B.S. Dhillon, J.
1. The assessee firm carries on business in sale of cycle and cycle parts. The previous year for the assessment year 1972-73 ended on 31st March, 1972. The method of accounting regularly employed by the assessee is mercantile. During the previous year ending 31st March, 1971, relevant to the assessment year 1971-72, the assessee started export of cycle parts. According to the general manufacturing and trading account and export trading account for the year ending 31st March, 1971, the assessee incurred a loss of Rs. 38,673 in the export business. This loss was not transferred to the profit and loss account for the year ending 31st March, 1971, but was transferred to the balance-sheet as on 31st March, 1971. The said loss was not claimed as a business expenditure, for the assessment year 1971-72.
2. During the assessment year 1972-73, the assessee also carried on export business and as per the general manufacturing and trading account and export trading account for the year ending 31st March, 1972, it incurred a loss of Rs. 49,278, This loss included the loss of Rs. 38,673 incurred during the previous year ending 31st March, 1971. During this year, the assessee claimed the entire amount of Rs, 49,278 as loss from business in export. The ITO disallowed the claim of the assessee claiming that the deficit of Rs. 38,673 could not be transferred to the profit and loss account as import entitlements against the exports were yet to be received. It was pointed out that four import licences worth Rs. 16,387 had been received after the previous year ending 31st March, 1971, and these licences were in hand as on 3lst March, 1972. The premium on these licences was 40 per cent., i.e., Rs. 6,555 and after reducing this figure from Rs. 38,673, the loss in exports as on 31st March, 1972, was reduced to Rs. 32,118. The ITO did not accept the assessee's contention and disallowed Rs. 38,673 on the ground that the method of accounting followed by the assessee was mercantile and the said loss did hot relate to the year in question.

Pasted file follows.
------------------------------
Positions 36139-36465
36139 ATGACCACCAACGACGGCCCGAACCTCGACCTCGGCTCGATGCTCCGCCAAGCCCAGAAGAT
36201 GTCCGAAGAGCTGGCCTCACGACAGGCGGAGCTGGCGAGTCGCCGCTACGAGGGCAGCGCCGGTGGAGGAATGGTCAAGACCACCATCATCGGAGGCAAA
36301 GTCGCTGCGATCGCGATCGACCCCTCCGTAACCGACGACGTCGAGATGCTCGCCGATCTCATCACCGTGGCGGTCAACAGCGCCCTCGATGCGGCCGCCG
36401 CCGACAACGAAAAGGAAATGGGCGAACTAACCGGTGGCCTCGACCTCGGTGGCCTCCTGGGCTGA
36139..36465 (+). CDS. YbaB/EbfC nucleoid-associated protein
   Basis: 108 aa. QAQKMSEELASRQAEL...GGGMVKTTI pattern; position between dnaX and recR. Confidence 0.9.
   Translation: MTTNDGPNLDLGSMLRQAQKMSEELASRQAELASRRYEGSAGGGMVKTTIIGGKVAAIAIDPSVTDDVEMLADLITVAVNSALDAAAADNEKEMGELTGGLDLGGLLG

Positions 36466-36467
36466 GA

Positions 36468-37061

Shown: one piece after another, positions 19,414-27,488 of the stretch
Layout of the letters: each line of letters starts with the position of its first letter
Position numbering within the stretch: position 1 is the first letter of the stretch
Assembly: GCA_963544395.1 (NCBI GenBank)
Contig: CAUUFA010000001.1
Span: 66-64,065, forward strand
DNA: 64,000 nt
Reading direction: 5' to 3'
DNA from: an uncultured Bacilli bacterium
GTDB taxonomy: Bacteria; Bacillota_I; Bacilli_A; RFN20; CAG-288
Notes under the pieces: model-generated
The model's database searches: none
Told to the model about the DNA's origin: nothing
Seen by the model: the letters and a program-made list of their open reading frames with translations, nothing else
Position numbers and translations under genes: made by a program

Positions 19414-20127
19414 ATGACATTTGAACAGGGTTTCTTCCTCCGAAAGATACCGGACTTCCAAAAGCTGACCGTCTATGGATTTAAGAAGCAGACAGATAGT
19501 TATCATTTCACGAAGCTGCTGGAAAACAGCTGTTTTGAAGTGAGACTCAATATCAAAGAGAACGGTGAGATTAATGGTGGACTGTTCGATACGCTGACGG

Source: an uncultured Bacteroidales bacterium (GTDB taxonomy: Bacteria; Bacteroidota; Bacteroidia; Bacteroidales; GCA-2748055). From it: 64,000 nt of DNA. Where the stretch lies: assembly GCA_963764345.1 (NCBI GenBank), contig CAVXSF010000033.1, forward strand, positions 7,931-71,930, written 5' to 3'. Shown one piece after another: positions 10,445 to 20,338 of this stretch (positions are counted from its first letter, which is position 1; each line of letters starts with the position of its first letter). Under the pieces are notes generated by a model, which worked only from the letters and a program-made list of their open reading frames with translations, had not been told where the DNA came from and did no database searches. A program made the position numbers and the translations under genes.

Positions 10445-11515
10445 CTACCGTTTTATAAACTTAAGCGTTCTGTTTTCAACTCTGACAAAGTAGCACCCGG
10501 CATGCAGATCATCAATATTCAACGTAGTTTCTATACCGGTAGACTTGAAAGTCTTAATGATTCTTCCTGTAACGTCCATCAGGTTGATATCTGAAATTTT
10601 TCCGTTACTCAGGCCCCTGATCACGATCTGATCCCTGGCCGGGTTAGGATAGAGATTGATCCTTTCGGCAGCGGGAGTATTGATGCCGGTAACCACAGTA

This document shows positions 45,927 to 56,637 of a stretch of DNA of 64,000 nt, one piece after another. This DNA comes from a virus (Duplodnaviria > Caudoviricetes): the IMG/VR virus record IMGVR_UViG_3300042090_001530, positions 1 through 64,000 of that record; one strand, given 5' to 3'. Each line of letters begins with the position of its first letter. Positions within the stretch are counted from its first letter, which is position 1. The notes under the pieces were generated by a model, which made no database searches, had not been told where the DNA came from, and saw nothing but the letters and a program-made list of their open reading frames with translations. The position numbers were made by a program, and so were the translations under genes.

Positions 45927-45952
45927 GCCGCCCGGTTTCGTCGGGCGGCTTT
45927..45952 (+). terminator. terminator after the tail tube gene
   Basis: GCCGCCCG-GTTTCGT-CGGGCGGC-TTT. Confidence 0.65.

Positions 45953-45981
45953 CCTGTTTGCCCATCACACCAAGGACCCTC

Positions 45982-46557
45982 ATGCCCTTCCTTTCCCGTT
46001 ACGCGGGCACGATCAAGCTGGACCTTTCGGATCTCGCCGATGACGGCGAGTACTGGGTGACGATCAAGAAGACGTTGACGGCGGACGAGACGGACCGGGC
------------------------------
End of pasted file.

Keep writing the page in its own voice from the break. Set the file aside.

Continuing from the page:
3. The first appeal filed by the assessee before the AAC was also dismissed.
4. Second appeal filed by the assessee before the Income-tax Appellate Tribunal, Chandigarh Bench, Chandigarh (hereinafter referred to ' as the Tribunal ') was accepted. The plea that the loss in question could not be transferred to the profit and loss account as import entitlement against the exports were yet to be received, was accepted. The Tribunal accepted the plea of the assessee that this plea arose only during the assessment year in question and should have been allowed as a business loss of that year. The Tribunal, therefore, directed that the assessee should be allowed to set off of the loss of Rs. 32,118 in the export of cycle parts against the income of that year. The revenue having made a reference application, the Tribunal has referred the following question of law to this court for its opinion:
' Whether, on the facts and in the circumstances of the case, the Tribunal was right in law directing that the assessee should be allowed a set off of the loss of Rs. 32,118 in the export of cycle parts in the assessment year 1972-73 ?'